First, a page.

For a 3 day trial involving a serious sexual offence with 300 pages, a guilty plea will earn you an increase of 59% on the current fee and a 36% reduction on a trial.

Mr Grayling says we know that lawyers always adhere to their professional duty and would never advise clients to plead guilty for the wrong reasons, but Mr Grayling surely this scheme presents a conflict of interest between the lawyer and his client. Surely we have to tell our client in addition to advising on evidence, that you should know we get paid the same if you plead guilty or not guilty.

The MOJ have a responsibility to devise a fair and proper fee structure which obviously pays properly for the work which is necessarily and reasonably done if the right to a fair trial and equality of arms are to have substance. A fair and accountable justice system is a key pillar of an effective democracy.

These proposals are not just about fee cuts, they are about a reduction in state accountability, a vibrant high quality legal profession will cease to exist, the vulnerable who need most protection will not have it, access to justice will be limited and we will be left with a sham of a justice system.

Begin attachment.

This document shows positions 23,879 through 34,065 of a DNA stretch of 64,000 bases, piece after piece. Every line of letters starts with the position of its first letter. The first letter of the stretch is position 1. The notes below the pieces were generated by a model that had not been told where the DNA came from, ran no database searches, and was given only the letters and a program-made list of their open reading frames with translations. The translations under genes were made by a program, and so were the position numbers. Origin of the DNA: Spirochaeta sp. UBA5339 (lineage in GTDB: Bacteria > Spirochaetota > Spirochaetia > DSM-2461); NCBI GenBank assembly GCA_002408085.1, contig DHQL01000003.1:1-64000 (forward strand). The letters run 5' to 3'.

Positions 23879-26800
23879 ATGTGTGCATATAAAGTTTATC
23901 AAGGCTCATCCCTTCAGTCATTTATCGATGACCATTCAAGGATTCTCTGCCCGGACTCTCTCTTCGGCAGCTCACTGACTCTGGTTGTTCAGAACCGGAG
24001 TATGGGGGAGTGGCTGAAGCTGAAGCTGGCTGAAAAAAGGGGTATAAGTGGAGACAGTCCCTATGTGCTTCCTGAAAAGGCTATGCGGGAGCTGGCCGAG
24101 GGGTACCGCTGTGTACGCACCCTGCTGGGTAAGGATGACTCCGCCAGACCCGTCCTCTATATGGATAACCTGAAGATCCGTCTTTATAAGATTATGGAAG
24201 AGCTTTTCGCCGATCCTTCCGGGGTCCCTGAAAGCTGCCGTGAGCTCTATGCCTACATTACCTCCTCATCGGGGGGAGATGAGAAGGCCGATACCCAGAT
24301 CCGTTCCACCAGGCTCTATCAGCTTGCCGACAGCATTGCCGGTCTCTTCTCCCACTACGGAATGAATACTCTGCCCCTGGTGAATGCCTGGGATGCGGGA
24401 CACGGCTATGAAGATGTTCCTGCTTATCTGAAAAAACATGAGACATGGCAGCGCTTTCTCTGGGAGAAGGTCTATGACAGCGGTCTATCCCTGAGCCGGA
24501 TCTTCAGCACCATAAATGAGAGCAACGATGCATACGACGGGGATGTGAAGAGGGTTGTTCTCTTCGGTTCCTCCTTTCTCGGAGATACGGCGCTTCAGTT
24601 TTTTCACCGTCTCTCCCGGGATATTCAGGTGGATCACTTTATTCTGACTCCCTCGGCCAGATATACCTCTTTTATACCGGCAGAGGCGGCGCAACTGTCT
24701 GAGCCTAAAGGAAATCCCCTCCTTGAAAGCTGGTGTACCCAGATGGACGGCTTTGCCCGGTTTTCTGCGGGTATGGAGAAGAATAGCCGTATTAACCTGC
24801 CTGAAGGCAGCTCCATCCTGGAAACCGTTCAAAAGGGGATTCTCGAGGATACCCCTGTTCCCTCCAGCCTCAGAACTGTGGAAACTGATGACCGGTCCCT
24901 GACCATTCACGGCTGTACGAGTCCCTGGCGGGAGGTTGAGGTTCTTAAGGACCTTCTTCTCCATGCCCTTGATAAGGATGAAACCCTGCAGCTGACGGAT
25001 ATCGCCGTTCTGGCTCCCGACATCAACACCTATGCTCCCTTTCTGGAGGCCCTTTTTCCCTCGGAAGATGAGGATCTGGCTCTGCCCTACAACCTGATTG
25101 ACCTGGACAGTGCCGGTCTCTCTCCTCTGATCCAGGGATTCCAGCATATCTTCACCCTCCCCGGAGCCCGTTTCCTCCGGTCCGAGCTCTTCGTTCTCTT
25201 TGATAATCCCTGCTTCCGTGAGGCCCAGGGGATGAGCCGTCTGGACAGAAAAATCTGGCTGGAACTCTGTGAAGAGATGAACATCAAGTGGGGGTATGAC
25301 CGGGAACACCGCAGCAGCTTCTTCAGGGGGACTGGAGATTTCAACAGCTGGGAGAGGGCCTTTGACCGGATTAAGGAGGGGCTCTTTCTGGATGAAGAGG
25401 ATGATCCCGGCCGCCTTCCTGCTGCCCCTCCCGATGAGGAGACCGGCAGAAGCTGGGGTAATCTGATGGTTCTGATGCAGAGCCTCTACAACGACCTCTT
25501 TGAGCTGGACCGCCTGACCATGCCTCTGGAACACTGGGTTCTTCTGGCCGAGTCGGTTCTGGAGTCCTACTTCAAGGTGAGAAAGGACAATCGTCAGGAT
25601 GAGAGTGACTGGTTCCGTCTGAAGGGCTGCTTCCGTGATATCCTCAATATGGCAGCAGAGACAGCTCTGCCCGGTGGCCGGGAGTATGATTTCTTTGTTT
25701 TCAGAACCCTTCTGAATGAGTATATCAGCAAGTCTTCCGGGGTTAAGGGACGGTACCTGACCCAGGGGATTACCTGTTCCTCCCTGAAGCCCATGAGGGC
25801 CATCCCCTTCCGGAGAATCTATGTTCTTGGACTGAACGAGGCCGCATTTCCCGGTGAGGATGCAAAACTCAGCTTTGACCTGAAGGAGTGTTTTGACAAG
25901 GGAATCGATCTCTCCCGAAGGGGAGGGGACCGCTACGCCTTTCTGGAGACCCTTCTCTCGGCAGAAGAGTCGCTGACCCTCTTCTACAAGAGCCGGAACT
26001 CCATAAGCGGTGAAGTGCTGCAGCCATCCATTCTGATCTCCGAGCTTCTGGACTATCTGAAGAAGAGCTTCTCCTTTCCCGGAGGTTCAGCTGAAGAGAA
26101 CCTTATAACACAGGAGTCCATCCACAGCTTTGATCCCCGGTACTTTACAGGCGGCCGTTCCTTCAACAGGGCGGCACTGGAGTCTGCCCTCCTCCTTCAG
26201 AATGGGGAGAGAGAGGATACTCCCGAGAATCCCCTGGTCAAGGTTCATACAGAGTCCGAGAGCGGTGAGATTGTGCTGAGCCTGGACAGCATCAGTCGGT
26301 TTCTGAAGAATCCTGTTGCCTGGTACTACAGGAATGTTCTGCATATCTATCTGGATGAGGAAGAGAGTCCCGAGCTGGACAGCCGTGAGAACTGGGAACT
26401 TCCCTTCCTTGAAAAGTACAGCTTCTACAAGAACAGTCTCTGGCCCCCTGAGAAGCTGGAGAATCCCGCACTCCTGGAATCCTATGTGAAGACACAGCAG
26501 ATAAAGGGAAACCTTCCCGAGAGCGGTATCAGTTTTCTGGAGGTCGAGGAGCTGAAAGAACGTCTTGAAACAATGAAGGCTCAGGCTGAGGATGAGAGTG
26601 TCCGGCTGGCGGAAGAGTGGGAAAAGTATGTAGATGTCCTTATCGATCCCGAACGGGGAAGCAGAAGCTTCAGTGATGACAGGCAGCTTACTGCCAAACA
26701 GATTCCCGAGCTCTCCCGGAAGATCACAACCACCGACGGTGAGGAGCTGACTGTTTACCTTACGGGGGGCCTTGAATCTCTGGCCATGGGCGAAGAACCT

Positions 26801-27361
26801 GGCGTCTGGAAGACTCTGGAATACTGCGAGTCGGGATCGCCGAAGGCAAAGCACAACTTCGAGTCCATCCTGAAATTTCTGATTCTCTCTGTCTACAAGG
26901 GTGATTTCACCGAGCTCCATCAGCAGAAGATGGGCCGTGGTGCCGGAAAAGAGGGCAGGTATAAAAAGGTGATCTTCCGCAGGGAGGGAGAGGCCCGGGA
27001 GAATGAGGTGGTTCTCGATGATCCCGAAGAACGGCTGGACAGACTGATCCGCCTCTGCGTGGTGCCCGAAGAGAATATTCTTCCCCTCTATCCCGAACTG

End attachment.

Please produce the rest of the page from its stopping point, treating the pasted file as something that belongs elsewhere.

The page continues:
The proposals re advocacy fees are a disgrace, you are expected year on year to do more for less. The options presented for advocacy with more and more cuts are unacceptable. Going to court for successive hearings for just over £40 is simply beyond reason and we do not even need the examples of electricians and plumbers because these are rates less than the minimum wage. The CLSA and LCCSA applaud Nigel Lithman's stance and thank Michael Turner for all the work he did in bringing the legal professions together.